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The beloved entertainer rises to stardom from humble beginnings in the slums.
Eddie Cantor and his wife Ida arrive at Warner Bros. studios in Burbank, California, for a private screening of The Eddie Cantor Story . Just before the film rolls, Cantor whispers, "Ida, I've never been so nervous in all my life." The story begins on New York's East Side in 1904. Thirteen-year-old Eddie, eager to be accepted by the neighborhood hoodlum, Rocky Kramer, entertains a crowd at a political rally by singing, unaware that Rocky and his gang are using the opportunity to pick the listeners' pockets. After a kindly Irish cop escorts Eddie home to his Grandma Esther, Eddie sets off to deliver Sabbath candles to the home of merchant David Tobias, whose daughter, Ida, invites Eddie to stay for dinner. Soon after, Mr. Burke from the Educational Alliance persuades Grandma Esther to send Eddie to the Surprise Lake Camp for boys. Eddie's vocal performances make him an instant hit with the campers and on the way home, he wins a contest at Miners' Bowery Theatre. In the audience is Mr. Lesser, a producer who arranges for Eddie to join the Gus Edwards Kid Kabaret. For the next several years, Eddie travels with the show, sending Grandma Esther souvenir spoons from each of the cities he visits. When Eddie becomes too old for the Kid Kabaret, he returns home. Rocky Kramer, now a crooked politician with Tammany Hall, offers Eddie a job at his nightclub on Coney Island. Although nothing more than a singing waiter, Eddie, who is still fond of his childhood sweetheart Ida, boasts that he is the star of the show to impress her father. One evening, Ida and her family, accompanied by another of Ida's admirers, Harry Harris, visit the club. Horrified, Eddie sets down his tray and provides his audience with an unscheduled solo performance, but Ida's family nevertheless discovers the truth. Ida is angry at Eddie for lying, but when he tells her that a famous producer wants him to perform in London, and that he wants Ida to accompany him as his wife, she happily elopes with him. Upon discovering that the producer is broke, however, the newlyweds return home. Eddie remains unemployed until Jimmy Durante, the piano player at Kramer's club, gets him a spot in a Los Angeles show entitled Canary Cottage . The show is a success, but its star, Cleo Abbott, is jealous of Eddie's popularity. To get rid of the scene stealer, Abbott pretends that famous theatrical producer Florenz Ziegfeld wants Eddie to perform in his new Follies . The ambitious Eddie joyfully returns to New York, only to discover that Ziegfeld has never heard of him, but Eddie, who now has not only Ida but a new baby daughter to support, persuades Ziegfeld to try him out that evening. His performance of "How Ya' Gonna' Keep 'Em Down on the Farm After They've Seen Paris" is such a hit that Ziegfeld signs him to a traveling show that includes Will Rogers in its cast. As time passes, Ida has a second daughter while Eddie is on the road, but Eddie later returns to Broadway to star in Ziegfeld's new Follies . On opening night, Grandma Esther, bursting with pride and all dressed up for the show, dies peacefully in a chair. Overwhelmed with grief, Eddie is able to perform a rousing version of "If You Knew Susie Like I Know Susie" only by imagining that Grandma Esther is the sole member of the audience. During the next several years, Eddie's popularity grows as he becomes identified with hit songs such as "Bye, Bye Blackbird," "Pretty Baby," and "Yes, Sir, That's My Baby." On the night that Ida gives birth to their third baby girl, Eddie performs for the Prince of Wales and visits the hospital in blackface. Ida later begs her husband to take a vacation with the family, but Eddie, explaining that he must work hard to stay on top, suggests that they build a house on Long Island instead. Eddie's successful new show makes his schedule even more hectic. In 1929, while recovering in the hospital from the birth of yet another daughter, Ida learns from the newspaper that "Cantor Says Vacation Is Out." Weeping, Ida declares that because she and the children are not an important part of Eddie's life, their marriage is over. Eddie is crushed and offers to take Ida and his five daughters to London, but as they are planning the trip, the stock market crashes and he loses everything. With Ida's approval, Eddie returns to work in a new show entitled Whoopee and later performs in his own weekly radio show, ending each program with the tune, "(I'd Love to Spend) One Hour with You." Harry, now the family's doctor, advises Eddie to relax and spend time with family, and when Eddie stubbornly refuses, they argue. Harry declares that Eddie has always needed applause to replace the love he never received from a mother and father, while Eddie accuses his old friend of still loving Ida. Not long after, Eddie learns that Rocky has been indicted for murder, and soon after, while working late on a show, suffers a heart attack. Eddie recovers, but becomes morose and quits working. Ziegfeld thinks that Eddie is scared, and Ida wires Harry for help. When Eddie is invited to speak at the boys' camp he attended as a youth, he tells the boys that his experience at camp prevented him from joining up with Rocky, who by this time has been sentenced to death. The boys plead for a song, whereupon Eddie, reluctantly at first, sings a few of his famous tunes. Declaring that he has at last grown up, Eddie launches a string of performances for charity shows. In the projection room, the lights come up and as Eddie and Ida prepare to leave, Eddie exclaims "I never looked better in my life!"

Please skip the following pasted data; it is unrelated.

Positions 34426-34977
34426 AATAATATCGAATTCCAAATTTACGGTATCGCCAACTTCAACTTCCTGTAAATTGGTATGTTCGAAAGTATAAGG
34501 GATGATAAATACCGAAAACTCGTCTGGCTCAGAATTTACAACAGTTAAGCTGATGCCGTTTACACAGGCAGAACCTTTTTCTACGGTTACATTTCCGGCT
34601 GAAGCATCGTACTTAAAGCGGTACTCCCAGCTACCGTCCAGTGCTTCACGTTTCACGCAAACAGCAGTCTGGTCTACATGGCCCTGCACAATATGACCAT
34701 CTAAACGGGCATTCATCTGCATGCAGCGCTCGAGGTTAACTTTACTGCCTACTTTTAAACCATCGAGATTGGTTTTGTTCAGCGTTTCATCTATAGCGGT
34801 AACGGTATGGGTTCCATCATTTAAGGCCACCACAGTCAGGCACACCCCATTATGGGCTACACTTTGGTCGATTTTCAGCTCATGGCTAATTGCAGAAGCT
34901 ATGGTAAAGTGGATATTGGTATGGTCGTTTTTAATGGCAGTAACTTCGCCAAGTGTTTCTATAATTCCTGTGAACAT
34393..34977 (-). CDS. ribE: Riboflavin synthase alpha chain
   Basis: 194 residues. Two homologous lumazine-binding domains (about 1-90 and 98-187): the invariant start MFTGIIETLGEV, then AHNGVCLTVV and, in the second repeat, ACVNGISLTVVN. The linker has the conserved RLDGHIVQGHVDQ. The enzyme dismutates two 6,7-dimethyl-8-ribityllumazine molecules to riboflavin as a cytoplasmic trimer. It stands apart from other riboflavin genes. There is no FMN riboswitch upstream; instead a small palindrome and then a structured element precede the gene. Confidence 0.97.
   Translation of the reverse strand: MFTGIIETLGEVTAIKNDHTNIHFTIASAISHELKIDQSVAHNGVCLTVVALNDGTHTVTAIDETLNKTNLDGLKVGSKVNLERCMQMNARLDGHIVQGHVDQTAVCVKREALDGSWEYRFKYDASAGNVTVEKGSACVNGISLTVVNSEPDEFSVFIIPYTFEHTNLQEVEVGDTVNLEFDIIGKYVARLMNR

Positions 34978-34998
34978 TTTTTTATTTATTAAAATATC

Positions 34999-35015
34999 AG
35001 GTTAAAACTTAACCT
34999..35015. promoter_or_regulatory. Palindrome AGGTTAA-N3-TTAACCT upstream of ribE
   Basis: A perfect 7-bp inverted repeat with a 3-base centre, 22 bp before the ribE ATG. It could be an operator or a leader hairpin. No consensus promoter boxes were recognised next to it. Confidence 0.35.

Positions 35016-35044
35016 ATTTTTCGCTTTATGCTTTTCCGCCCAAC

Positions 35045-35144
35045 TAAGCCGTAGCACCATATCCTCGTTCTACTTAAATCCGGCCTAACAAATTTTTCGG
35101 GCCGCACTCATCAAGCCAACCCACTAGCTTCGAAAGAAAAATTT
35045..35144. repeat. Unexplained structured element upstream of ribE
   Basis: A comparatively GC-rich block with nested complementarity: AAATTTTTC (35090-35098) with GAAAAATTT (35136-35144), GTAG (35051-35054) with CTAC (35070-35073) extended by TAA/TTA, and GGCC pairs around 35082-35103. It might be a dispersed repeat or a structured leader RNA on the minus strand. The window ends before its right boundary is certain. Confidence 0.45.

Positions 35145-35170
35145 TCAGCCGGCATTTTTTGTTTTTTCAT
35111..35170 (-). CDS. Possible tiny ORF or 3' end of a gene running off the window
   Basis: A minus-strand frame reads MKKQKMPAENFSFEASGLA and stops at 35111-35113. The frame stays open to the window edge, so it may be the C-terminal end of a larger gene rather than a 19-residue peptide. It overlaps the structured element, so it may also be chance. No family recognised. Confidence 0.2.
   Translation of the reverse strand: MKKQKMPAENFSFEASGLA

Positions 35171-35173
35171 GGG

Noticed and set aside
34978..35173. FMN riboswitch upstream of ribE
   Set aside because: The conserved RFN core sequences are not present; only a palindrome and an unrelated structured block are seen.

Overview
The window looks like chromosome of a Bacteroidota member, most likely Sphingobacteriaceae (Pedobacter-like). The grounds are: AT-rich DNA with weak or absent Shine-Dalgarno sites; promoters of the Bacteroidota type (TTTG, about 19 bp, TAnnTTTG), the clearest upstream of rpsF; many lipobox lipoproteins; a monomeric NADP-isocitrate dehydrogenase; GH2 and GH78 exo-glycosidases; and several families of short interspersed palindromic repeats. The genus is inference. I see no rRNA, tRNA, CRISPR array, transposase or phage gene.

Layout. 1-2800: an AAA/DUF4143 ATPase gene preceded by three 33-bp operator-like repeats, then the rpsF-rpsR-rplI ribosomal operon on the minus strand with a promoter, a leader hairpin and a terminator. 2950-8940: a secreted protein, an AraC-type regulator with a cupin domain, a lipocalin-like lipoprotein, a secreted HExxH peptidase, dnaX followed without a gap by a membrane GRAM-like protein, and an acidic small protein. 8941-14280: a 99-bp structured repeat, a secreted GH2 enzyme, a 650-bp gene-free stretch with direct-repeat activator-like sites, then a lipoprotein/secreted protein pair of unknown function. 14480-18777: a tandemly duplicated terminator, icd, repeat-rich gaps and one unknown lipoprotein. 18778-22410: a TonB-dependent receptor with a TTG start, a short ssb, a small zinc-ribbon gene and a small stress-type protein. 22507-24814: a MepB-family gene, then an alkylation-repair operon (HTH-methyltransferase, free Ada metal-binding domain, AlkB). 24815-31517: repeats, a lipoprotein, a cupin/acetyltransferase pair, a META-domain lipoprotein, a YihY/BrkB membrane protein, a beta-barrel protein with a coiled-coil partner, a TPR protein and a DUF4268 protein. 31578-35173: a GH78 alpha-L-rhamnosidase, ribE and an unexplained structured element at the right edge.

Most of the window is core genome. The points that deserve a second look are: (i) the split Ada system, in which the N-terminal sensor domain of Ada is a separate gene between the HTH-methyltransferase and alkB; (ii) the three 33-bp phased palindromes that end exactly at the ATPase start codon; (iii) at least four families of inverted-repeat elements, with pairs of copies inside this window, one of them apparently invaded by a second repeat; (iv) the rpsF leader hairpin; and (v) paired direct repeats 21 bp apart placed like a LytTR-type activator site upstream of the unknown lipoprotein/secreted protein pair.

Cast & Crew
|MPAA Ratings:||Premiere Info:||New York and Miami openings: 25 Dec 1953; Los Angeles premiere: 29 Dec 1953|
|Release Date:||1954||Production Date:||
FGA 3069 -- FGA 3081
|Color/B&W:||Color (Technicolor)||Distributions Co:||Warner Bros. Pictures, Inc.|
|Sound:||Mono (RCA Sound System)||Production Co:||Warner Bros. Pictures, Inc.|